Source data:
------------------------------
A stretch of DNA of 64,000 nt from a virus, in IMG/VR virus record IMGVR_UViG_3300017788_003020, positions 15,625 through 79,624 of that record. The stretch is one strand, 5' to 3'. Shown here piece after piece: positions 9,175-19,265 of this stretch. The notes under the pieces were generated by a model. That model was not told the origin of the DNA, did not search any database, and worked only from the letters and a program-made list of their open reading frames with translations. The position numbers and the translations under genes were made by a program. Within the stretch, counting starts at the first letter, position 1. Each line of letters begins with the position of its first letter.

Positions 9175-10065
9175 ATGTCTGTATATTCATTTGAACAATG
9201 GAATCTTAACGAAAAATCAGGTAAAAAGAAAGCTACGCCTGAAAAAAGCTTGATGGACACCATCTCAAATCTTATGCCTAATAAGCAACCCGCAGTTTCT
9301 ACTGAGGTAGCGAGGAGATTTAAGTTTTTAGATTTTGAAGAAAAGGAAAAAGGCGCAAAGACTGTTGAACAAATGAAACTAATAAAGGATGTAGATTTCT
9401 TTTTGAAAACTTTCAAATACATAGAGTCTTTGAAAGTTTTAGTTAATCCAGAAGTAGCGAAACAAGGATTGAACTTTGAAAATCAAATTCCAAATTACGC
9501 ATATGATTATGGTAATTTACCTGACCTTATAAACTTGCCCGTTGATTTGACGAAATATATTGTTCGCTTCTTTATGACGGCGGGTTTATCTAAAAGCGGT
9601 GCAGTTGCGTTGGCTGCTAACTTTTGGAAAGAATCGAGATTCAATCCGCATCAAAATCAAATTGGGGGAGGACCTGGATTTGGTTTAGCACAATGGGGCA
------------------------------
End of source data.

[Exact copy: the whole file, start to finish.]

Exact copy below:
A stretch of DNA of 64,000 nt from a virus, in IMG/VR virus record IMGVR_UViG_3300017788_003020, positions 15,625 through 79,624 of that record. The stretch is one strand, 5' to 3'. Shown here piece after piece: positions 9,175-19,265 of this stretch. The notes under the pieces were generated by a model. That model was not told the origin of the DNA, did not search any database, and worked only from the letters and a program-made list of their open reading frames with translations. The position numbers and the translations under genes were made by a program. Within the stretch, counting starts at the first letter, position 1. Each line of letters begins with the position of its first letter.

Positions 9175-10065
9175 ATGTCTGTATATTCATTTGAACAATG
9201 GAATCTTAACGAAAAATCAGGTAAAAAGAAAGCTACGCCTGAAAAAAGCTTGATGGACACCATCTCAAATCTTATGCCTAATAAGCAACCCGCAGTTTCT
9301 ACTGAGGTAGCGAGGAGATTTAAGTTTTTAGATTTTGAAGAAAAGGAAAAAGGCGCAAAGACTGTTGAACAAATGAAACTAATAAAGGATGTAGATTTCT
9401 TTTTGAAAACTTTCAAATACATAGAGTCTTTGAAAGTTTTAGTTAATCCAGAAGTAGCGAAACAAGGATTGAACTTTGAAAATCAAATTCCAAATTACGC
9501 ATATGATTATGGTAATTTACCTGACCTTATAAACTTGCCCGTTGATTTGACGAAATATATTGTTCGCTTCTTTATGACGGCGGGTTTATCTAAAAGCGGT
9601 GCAGTTGCGTTGGCTGCTAACTTTTGGAAAGAATCGAGATTCAATCCGCATCAAAATCAAATTGGGGGAGGACCTGGATTTGGTTTAGCACAATGGGGCA